HAVERHILL — Enough is enough.
So say city councilors who are concerned about the amount of time police spend responding to runaways from group homes in the city.
In January, councilors told operators of group homes for teenagers that they must control the runaway situation. Their comments came after police complained they waste time on runaway calls, causing them them to neglect other areas of Haverhill where crime occurs.
The runaway problem has continued. At Tuesday night's council meeting, police Chief Alan DeNaro will discuss it with councilors.
The police log lists several responses each week to calls about runaways from the homes. The homes are located on South Kimball, Liberty and Freeman streets, and Trumbell Avenue.
Councilor Joseph Bevilacqua has requested an update from DeNaro on the calls.
"If in fact, there is an excessive or inordinate amount of calls, that means we're pulling resources from other parts of the city to deal with them," Bevilacqua said.
"I agree that it's a serious problem," said Council President John Michitson. "I'm curious to see what we can do, interested to hear recommendations from police."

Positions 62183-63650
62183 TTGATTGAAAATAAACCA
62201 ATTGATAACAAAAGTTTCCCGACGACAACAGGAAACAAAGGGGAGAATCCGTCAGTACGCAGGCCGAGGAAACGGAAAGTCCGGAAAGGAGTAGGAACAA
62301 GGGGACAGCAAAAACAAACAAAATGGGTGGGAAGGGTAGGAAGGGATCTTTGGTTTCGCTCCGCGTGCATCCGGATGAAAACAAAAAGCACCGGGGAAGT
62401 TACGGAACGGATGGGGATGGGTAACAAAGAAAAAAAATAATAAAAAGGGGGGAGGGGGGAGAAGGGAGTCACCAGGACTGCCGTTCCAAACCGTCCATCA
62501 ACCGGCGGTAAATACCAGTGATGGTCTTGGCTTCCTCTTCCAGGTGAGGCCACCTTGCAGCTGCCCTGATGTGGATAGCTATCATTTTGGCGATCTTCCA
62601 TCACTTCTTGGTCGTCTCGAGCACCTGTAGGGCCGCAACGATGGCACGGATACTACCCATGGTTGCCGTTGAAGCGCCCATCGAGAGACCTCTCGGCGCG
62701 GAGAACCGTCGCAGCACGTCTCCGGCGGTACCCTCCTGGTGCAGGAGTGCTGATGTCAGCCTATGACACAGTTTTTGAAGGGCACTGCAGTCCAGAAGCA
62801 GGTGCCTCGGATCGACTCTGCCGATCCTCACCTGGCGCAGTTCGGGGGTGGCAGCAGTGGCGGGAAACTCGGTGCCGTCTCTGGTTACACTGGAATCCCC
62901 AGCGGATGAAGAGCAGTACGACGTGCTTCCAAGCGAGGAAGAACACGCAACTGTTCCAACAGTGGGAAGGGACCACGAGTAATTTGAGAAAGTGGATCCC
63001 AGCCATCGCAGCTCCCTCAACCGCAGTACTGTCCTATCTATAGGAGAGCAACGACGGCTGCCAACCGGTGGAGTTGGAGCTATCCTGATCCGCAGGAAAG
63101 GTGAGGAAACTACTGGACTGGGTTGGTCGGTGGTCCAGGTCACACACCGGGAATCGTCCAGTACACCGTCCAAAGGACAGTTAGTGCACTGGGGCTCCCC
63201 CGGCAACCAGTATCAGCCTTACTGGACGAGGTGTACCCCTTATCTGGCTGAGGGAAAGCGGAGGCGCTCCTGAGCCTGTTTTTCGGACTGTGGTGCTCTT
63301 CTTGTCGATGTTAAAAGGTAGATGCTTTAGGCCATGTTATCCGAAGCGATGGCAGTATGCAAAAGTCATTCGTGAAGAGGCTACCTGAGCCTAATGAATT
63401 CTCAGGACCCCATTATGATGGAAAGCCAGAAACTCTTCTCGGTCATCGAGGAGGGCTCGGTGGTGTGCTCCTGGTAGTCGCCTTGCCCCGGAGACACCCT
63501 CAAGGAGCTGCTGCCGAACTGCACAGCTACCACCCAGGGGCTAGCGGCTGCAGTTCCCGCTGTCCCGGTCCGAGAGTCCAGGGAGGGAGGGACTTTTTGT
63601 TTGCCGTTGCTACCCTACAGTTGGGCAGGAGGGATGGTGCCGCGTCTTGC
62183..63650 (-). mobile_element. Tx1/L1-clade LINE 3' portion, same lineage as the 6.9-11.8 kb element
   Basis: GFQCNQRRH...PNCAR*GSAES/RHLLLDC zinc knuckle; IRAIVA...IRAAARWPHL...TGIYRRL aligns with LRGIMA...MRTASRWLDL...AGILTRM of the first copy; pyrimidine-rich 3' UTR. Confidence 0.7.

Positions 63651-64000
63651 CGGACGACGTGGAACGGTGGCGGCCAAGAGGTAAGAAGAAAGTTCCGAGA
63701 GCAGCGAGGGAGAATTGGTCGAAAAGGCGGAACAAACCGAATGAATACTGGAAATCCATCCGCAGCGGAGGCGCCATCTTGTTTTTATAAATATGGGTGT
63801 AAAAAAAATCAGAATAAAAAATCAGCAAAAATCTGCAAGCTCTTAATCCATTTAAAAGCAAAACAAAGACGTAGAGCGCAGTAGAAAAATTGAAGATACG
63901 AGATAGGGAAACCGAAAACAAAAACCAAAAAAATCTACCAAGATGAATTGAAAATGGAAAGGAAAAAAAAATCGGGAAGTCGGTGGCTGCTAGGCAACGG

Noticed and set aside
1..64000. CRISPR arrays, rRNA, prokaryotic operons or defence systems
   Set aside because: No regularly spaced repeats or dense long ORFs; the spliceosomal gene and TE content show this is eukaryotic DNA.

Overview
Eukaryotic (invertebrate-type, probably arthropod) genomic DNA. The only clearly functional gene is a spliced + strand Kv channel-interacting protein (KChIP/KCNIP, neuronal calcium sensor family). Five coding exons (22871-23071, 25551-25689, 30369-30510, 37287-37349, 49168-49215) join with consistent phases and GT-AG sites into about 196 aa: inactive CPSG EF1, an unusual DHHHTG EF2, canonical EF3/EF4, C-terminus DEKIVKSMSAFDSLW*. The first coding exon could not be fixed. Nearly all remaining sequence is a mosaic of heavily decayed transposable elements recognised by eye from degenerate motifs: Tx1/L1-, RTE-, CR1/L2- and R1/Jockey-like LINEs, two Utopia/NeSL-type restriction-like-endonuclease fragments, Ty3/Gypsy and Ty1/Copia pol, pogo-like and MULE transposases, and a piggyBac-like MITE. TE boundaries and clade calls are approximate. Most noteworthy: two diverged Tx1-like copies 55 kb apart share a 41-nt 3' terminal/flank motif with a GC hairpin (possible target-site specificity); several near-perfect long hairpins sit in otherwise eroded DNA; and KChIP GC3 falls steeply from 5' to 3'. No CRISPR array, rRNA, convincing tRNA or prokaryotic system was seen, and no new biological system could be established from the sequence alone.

Bevilacqua said if the problem isn't improving, it may be time to bring in operators of the group homes to meet with the council.
A first-term councilor, Bevilacqua has drawn the ire of several other councilors who said he is grandstanding and "chasing headlines" with some of the items he has placed on council meeting agendas.
Bevilacqua said he is simply looking out for the concerns of residents.
"My concerns are police officers being drawn away from emergencies to deal with these calls and what the effects are on the neighborhoods," he said.
When asked about the runaway problem in March, Steven Hahn, executive director of NFI-Massachusetts, the operator of the Liberty Street and South Kimball Street group homes, said his company was in the process of revamping its policy on when to notify police of runaway residents.
His organization's policy when the runaway complaints surfaced earlier this year required police to be notified of an "unauthorized absence" when a resident was missing for 25 minutes, a time frame the organization was considering raising to two hours.
"Eighty percent of the calls to police are for situations where they are either absent from school or the home," Hahn said in March, adding that his organization has a close relationship with local police. "Police get called twice whenever a resident is missing — once when the kid is reported missing for more than 25 minutes and once when the kid comes back."
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